Zinc and Lead in 2016: Buy and Hold?

Thursday, February 18, 2016

While precious metals like gold and silver appear to be coming around to a bull market, investors who consider the entire swath of metal prices aren’t so sure about industrial and base metals including zinc, lead, tin, and nickel.

Does that mean that zinc and lead are bad plays at the moment? Not necessarily. True: Goldman Sachs has indeed dropped its 2016 forecasts for zinc, lead, and nickel recently, citing low demand and a host of other factors from China in its report. But some who hold a different view of these base metals find that they’re not entirely concerned about a dip in 2016 forecasts, as the “buy and hold” strategy might actually mean a year of affordable prices could be fortunate for longer-term investors.

There’s no way of knowing the future, of course. But let’s take a look at some of the developments for zinc and lead from the “buy and hold” perspective.

Thinking Beyond a One-Year Horizon

Zinc and lead may indeed not have an overly optimistic projection by 2016 standards—but then again, neither does the stock market. That isn’t stopping investors from pouring money into stocks and equities.

It may well be the same with zinc and lead. Even as far back as 2013, some news outlets noted that a potential dip in zinc and lead supplies could mean a good long-term investment in zinc and lead on a horizon of five to ten years—a horizon that remains well past 2016. A MoneyWeek report said, “the discovery-to-production ratio for zinc is 0.7. And for lead, it’s 0.5. That points to a huge shortfall. Discovery rates won’t even match current production, let alone maintain future supplies.”

What does this all point to? That 2016 might be a pessimistic year for the metals, but that doesn’t necessarily mean you need to abandon the idea of zinc and lead investments, either. If you’ve held a “buy-and-hold” opinion of zinc and base metal stocks, it might not be time to get out just yet.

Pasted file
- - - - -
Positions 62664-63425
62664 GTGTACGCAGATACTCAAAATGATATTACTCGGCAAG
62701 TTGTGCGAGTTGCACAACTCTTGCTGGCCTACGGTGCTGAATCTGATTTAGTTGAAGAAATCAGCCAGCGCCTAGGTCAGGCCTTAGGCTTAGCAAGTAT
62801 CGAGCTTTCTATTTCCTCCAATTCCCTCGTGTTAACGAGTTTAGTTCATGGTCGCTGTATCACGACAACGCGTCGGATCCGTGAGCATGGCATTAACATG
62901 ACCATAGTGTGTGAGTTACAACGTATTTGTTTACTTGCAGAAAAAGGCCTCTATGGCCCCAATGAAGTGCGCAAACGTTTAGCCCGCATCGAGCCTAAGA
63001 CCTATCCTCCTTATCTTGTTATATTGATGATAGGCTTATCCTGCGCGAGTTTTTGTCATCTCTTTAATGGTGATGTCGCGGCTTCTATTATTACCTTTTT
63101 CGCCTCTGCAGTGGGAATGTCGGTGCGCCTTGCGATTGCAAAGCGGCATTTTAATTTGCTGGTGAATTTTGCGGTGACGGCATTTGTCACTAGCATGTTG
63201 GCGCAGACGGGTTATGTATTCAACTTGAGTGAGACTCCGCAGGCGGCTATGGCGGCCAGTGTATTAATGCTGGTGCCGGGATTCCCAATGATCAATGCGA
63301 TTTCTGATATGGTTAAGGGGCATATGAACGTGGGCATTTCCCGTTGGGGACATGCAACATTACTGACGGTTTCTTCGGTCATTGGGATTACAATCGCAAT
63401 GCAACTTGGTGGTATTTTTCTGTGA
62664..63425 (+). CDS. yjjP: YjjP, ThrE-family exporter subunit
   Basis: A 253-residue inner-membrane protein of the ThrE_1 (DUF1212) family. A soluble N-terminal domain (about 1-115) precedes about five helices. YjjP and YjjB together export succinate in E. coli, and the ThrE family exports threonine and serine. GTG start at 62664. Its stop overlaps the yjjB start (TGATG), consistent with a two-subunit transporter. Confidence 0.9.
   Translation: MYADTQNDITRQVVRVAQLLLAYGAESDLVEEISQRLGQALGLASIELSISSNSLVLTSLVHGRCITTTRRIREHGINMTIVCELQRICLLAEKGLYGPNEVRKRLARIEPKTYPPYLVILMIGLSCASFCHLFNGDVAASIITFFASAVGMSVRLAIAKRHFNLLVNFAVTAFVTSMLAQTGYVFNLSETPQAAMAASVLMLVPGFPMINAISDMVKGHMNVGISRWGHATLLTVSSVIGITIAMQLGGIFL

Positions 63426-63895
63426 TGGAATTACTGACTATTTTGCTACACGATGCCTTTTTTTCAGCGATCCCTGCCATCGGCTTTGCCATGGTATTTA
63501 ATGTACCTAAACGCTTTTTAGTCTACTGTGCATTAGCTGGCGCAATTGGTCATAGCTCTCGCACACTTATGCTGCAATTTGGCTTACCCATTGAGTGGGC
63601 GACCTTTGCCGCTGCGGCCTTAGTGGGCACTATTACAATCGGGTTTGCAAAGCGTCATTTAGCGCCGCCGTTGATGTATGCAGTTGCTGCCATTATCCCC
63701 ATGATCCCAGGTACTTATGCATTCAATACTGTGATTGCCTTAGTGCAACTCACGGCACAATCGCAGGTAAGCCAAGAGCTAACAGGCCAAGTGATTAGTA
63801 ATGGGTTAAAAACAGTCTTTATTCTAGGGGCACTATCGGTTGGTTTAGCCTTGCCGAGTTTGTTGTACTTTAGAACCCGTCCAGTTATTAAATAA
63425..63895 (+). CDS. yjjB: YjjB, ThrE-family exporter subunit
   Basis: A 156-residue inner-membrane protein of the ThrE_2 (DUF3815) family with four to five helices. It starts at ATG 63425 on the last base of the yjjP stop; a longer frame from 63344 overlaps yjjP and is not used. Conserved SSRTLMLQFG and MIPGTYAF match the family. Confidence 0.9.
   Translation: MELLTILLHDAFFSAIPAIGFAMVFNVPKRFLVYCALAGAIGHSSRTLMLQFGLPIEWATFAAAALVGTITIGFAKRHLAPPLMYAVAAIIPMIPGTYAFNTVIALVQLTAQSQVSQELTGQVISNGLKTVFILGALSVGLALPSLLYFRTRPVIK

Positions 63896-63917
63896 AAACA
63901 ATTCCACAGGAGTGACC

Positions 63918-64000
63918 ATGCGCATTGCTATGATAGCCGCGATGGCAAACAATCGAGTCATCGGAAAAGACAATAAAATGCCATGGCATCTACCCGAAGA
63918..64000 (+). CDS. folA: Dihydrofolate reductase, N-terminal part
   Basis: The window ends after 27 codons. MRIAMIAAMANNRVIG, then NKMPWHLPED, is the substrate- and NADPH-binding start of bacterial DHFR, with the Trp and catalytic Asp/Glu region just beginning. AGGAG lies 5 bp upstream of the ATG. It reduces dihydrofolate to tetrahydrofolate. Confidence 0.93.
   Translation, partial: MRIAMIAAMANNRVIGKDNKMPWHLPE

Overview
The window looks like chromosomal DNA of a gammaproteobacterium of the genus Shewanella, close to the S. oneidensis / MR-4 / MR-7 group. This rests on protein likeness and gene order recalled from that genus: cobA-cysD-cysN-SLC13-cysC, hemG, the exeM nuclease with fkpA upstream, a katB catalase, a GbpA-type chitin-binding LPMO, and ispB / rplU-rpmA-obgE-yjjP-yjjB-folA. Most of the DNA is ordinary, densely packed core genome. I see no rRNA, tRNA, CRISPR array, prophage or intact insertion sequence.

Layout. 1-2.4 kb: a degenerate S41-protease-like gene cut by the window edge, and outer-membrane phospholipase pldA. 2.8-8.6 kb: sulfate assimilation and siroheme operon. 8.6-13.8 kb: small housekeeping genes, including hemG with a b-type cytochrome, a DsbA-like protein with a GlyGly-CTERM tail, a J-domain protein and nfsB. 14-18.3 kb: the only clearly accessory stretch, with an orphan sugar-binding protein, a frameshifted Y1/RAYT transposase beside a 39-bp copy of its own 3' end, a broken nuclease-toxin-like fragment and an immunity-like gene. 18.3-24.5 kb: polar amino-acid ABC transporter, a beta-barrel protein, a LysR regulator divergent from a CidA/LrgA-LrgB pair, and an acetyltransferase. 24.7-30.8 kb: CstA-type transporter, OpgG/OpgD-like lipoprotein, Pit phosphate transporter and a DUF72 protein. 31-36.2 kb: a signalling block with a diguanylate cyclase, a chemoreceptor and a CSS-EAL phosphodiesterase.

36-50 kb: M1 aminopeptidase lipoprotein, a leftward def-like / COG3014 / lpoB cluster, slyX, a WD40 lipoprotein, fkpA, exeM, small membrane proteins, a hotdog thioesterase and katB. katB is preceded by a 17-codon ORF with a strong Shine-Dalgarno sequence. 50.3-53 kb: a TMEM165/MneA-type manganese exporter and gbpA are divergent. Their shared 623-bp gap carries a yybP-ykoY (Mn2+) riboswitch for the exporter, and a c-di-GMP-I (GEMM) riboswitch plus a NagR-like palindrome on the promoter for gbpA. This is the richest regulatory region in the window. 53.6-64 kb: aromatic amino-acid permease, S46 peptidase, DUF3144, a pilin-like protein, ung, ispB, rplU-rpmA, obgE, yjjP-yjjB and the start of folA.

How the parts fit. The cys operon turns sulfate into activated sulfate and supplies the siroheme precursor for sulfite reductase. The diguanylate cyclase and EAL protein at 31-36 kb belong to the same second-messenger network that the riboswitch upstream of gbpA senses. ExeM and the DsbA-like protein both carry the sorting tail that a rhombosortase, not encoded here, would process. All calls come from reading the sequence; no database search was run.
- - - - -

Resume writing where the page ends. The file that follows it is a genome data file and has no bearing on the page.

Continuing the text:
Warren Buffet and the Case of Oil

Oil is not zinc and lead. However, oil prices are exceedingly low and don’t show signs of any big movement any time in the future. That hasn’t stopped Warren Buffet from “betting big on oil stocks,” as noted recently. In fact, the investment whiz’s mantra always seems to be venturing where other investors fear to tread—with a cautious eye, of course.

That doesn’t mean that Warren Buffet is buying into zinc and lead, and it doesn’t mean that you should make your investments based on where the low prices are.

But it does serve as a reminder that all of your investments shouldn’t be guided by “bull market” news, either. In the case of zinc and lead, low prices can represent an investment opportunity if you believe that low overall supply will drive prices up over the next decade. As with all investments, make sure to weigh each decision carefully before plunging deeply into the market.

Darren Capriotti

Darren Capriotti has been a market analyst for the past decade and is an expert in precious metals. He prides himself on his ability to analyze the market and offer true value to investors with questions about gold, silver, and other precious metals. Highly educated, incredibly passionate, and more accurate than most, Darren offers a true, unbiased look into what investors can expect in the precious metals market. You can reach Darren at dcapriotti@gold-eagle.com.